My father died when I was twenty. I was still a child really, having had a privileged existence up until then, protected by my middle-class status, my education and my loving parents. He died suddenly and tragically. It literally turned my family upside down and changed it’s dynamic forever. He died so suddenly in fact, three of his four children were out of the country and were not by his side when it happened. I’ll never know if it was a good or bad thing that I wasn’t there. It doesn’t matter really.

My father was an incredible man. I know everyone says things like that about deceased family members, but he really was.

He was thoughtful in the philosophical sense, gentle, so kind, empathetic, sensitive and a natural baby whisperer. All children were mad about him. I remember on several occasions being out and about with him and strangers’ babies would reach out to him to be picked up when he smiled or said hi.

We loved him deeply, as he loved us. He was a man ahead of his time in that he was passionate about parenting and the fundamental role of both parents in their children’s lives. He was the primary caregiver in our home. He did have a full time job and we had a childminder, but the nature of his work meant that he could be flexible in his working hours and more available to us.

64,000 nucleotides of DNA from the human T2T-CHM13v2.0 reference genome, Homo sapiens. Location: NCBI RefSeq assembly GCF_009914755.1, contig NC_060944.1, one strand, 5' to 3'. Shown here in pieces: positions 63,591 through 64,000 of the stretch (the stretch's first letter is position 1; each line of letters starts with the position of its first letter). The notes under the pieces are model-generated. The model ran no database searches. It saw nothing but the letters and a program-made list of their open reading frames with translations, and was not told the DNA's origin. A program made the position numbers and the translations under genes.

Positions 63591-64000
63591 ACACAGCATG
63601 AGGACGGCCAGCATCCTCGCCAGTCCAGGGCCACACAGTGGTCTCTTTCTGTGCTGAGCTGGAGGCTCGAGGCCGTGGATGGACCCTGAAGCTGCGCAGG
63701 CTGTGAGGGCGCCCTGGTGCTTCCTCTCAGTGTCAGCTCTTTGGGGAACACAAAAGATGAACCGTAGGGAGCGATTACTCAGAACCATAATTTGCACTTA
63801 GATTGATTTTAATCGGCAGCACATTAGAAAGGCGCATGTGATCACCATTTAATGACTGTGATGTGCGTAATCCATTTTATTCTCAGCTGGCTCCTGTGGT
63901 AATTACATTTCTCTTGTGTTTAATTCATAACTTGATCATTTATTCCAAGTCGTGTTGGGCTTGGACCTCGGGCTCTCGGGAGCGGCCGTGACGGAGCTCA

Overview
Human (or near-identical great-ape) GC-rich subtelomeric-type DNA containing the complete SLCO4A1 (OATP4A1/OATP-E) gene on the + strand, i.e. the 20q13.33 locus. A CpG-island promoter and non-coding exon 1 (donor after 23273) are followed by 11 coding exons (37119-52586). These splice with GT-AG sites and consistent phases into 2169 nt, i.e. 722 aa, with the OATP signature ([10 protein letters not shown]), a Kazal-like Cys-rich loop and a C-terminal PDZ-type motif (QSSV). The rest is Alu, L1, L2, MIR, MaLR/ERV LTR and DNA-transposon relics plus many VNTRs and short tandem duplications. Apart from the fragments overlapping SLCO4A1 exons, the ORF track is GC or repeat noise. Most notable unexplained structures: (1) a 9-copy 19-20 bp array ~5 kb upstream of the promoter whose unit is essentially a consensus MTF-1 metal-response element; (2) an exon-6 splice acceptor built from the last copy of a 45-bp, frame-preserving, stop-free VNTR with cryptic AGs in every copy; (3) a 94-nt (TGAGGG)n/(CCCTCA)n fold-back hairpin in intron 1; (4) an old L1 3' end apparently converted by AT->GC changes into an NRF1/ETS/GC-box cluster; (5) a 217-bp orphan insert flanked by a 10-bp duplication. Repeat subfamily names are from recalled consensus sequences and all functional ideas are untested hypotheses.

He prided himself on his childrearing philosophy which in fairness would have been quite radical, comparatively speaking. It was unusual when we were growing up for mothers to work full time never mind have their fathers prepare all their meals, do all the housework and groceries and be the first port of call when your little world was rocked by whatever daily catastrophe was taking place at the time. We were rarely disciplined, never punished and I remember few rules except that 9pm was bedtime, no exceptions!

Dad died before my current life existed. My husband has never met him. I was still in college so he never met “grown up” me. And of course he’ll never be a part of my son’s life. It’s such a terrible tragedy really because if there was one person who deserved to enjoy his grandchildren, it was my father and in turn my children deserve to have this wonderful man in their lives.